Panama City News Herald by Zach McDonald
Diane Floyd alleges she faced retaliation from city officials after she expressed objections about directions on public records requests.
PANAMA CITY — A former clerk for Panama City Beach has filed a whistleblower lawsuit against the city, claiming she was threatened with public humiliation after questioning what she considered “unlawful” orders in filling public records requests, according to court records.
Former City Clerk Diane Floyd filed the lawsuit Jan. 1 in the 14th Judicial Circuit Court against the City of Panama City Beach. In it, Floyd alleges she faced retaliation from city officials after she expressed objections to orders on how she should fill specific requests for their public emails and was then pressured to resign. Floyd claims the actions constitute a violation of Florida whistleblower protection laws and cost her an unidentified amount of past and future wages, court records stated.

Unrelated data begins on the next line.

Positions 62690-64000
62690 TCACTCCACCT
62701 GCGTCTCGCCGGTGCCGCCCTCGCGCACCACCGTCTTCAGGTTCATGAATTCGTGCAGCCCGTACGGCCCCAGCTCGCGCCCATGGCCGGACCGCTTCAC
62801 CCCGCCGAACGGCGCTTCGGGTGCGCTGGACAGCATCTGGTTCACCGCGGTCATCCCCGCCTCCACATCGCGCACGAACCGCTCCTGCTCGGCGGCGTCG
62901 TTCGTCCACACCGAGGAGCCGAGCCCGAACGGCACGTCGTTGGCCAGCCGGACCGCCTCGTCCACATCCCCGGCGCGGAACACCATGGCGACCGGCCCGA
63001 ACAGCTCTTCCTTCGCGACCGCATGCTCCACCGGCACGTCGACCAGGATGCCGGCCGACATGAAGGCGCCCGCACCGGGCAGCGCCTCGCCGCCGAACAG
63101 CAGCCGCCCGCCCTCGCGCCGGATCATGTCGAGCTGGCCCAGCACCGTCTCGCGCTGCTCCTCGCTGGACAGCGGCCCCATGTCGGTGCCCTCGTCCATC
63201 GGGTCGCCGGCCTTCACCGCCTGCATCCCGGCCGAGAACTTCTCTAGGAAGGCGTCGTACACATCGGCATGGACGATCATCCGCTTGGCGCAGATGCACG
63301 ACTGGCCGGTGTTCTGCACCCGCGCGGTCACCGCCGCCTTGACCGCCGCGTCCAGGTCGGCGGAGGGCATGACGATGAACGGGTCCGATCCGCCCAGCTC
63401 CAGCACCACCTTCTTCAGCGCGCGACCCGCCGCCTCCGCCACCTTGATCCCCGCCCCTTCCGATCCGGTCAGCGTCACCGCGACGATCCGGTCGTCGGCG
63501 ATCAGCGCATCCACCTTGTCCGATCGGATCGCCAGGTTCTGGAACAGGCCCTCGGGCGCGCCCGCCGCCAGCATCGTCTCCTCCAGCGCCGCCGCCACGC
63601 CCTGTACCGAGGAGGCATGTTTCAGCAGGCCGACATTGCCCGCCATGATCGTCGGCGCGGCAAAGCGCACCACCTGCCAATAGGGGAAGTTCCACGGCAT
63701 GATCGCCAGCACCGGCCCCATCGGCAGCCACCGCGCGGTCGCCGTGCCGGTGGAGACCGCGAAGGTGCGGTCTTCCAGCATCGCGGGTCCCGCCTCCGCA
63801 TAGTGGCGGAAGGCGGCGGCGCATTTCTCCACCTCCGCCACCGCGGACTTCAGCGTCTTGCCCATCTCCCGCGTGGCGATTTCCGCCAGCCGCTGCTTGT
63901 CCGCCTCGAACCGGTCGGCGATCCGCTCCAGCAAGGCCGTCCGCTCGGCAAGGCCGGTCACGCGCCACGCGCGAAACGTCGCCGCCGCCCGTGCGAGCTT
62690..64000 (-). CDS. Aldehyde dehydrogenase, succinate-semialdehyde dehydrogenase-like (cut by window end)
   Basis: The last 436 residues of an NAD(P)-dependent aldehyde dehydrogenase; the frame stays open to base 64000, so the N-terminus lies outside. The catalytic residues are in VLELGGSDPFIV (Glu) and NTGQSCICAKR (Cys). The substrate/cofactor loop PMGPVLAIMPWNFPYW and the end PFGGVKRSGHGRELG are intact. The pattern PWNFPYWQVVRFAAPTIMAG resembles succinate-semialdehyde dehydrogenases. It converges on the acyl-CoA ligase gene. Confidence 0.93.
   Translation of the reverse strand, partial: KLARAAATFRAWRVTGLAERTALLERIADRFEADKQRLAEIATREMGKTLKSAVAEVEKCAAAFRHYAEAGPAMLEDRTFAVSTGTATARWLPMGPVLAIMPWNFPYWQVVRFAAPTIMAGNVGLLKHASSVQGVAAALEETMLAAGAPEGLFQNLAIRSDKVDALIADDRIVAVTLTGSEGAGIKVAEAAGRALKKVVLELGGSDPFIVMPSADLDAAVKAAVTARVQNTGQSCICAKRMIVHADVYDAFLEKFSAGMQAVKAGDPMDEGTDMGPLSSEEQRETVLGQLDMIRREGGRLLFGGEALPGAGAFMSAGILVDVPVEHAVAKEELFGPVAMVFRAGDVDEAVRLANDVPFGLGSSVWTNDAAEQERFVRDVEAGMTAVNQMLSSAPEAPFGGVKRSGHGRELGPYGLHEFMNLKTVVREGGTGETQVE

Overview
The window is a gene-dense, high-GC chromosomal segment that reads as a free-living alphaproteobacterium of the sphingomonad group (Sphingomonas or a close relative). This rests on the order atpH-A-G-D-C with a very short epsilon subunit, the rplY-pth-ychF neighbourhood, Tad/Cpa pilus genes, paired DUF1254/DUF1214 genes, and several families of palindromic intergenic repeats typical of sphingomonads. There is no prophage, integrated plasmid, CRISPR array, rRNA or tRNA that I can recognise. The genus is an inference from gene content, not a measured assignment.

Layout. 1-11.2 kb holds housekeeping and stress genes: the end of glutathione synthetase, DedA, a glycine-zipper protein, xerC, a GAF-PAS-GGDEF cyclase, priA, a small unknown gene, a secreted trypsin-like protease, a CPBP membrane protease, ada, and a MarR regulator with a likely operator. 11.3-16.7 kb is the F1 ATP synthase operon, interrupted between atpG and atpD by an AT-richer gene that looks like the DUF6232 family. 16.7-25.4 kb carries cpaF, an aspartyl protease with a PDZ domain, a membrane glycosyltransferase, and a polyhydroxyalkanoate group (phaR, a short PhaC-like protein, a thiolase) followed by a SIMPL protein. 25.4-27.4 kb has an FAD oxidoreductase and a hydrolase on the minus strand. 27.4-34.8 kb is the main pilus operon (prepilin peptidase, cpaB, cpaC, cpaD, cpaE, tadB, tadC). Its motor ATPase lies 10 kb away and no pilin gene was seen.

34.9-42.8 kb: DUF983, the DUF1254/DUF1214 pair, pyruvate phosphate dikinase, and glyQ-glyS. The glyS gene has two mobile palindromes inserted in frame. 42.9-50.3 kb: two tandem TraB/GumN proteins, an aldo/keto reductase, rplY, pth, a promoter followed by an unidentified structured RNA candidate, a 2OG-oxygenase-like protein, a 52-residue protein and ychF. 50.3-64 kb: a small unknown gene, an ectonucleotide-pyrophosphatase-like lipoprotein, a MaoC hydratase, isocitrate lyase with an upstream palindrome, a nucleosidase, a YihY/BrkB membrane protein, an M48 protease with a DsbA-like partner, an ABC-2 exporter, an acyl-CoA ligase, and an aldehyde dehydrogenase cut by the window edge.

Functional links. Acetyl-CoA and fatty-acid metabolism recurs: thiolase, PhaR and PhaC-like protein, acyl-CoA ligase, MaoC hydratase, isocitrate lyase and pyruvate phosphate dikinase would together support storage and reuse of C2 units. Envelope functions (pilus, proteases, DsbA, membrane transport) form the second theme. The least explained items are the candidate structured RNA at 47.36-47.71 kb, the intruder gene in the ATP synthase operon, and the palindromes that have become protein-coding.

Floyd has demanded a jury trial and claimed damages exceeding $15,000, which is the minimum amount to file a lawsuit in the circuit court. A jury could award more, less or rule in favor of the defendant. Floyd has also asked for punitive damages.
In the lawsuit, Floyd says she specifically experienced mistreatment at the hands of City Manager Mario Gisbert, Mayor Mike Thomas and Councilman Hector Solis.
Thomas declined to comment on the substance of the pending litigation on Tuesday, saying only he disagreed with claims that employees were being mistreated in city hall. Thomas added, though, that he was not surprised by the lawsuit.
“I’m disappointed,” Thomas said. “I thought we did everything we could to help the girl with that job. It just didn’t work.”